Well, one would have thought that the banks were at the top of the security game to avoid unnecessary losses. It seems that the last scam targeted banks quite successfully. Arguably, citybank did not lose the money because at the end, the money was not transfered. However, the reason for not doing so was a mere technicality. The fact that the bank believed the fraudsters and undertook all the steps necessary to send the money demonstrates that the false representation worked very well!
"DEAR CITIBANK: I WOULD LIKE REQUEST TO YOU HELP IN SECURING 27 MILLION DOLLARS US" (TechDirt, 23 February 2009)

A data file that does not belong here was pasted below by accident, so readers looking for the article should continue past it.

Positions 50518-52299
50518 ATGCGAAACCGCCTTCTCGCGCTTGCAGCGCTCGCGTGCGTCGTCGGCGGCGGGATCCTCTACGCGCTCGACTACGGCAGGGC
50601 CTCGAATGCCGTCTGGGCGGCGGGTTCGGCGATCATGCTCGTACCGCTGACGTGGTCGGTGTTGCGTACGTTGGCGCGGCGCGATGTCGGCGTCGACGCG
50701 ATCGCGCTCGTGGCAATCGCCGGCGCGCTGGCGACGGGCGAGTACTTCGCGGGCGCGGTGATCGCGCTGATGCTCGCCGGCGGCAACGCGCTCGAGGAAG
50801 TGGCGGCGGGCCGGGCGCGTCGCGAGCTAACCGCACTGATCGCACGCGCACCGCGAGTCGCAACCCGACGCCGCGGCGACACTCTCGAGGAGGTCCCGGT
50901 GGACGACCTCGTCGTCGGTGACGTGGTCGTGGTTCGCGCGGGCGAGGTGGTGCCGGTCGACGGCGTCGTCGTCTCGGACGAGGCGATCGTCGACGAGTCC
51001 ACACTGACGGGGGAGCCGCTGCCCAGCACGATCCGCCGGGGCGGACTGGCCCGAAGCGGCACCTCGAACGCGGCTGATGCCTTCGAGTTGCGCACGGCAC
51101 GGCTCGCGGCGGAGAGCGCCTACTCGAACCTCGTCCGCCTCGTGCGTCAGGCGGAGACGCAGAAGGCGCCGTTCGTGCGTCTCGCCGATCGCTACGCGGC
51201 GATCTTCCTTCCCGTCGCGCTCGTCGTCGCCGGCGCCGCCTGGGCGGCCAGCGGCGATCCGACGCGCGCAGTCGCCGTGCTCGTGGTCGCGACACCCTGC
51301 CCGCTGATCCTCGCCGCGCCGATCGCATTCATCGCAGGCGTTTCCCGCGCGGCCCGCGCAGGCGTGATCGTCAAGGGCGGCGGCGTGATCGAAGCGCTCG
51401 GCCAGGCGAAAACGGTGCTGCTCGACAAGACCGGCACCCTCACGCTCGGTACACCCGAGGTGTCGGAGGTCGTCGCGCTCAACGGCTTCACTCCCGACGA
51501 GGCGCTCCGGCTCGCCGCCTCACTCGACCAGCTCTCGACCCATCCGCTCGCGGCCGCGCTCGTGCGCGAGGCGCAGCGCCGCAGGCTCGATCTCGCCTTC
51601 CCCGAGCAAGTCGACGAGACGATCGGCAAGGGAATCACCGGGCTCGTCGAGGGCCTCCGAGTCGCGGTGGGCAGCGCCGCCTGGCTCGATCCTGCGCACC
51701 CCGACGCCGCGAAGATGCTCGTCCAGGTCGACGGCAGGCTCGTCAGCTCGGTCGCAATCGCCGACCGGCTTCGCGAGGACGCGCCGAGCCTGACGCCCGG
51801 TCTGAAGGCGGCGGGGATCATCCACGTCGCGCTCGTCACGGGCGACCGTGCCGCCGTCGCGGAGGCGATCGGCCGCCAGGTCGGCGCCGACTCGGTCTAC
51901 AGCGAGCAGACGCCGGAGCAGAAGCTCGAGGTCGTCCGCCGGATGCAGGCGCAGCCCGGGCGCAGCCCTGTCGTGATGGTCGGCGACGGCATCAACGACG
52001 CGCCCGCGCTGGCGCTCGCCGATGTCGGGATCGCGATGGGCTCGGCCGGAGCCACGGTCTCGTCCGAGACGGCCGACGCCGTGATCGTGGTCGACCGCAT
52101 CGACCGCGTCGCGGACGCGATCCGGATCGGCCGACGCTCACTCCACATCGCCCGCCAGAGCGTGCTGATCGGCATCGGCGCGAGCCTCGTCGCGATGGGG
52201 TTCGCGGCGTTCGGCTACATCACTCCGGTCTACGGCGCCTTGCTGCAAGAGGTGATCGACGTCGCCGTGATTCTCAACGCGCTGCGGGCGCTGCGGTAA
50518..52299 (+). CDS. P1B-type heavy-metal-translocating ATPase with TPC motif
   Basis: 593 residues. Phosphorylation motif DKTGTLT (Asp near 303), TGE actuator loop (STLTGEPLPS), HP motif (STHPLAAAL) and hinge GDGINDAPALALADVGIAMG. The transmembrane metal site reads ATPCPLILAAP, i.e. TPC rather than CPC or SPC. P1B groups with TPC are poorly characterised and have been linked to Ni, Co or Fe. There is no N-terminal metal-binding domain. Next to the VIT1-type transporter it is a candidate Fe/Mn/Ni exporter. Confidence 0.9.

No less reassuring although banks are not necessarily the culprits: "Researcher demonstrates SSL attack" (ZDNet.co.uk, 20 February 2009)
Similarly, the following post shows that banks and firms continue to integrate into their inevitable losses the cost of cybercrime/cyberfraud. Maybe it's time to wake up and be a bit more proactive? Or maybe consumers should be better informed and go on strike? After all, the banks seem to be the only business those days that can think that they can loose money and still get the taxpayer/consumer to pay for their debt and for their bonus.
"Making Credit-Card Payments More Secure By Making Breaches More Expensive" (TechDirt, 4 March 2009)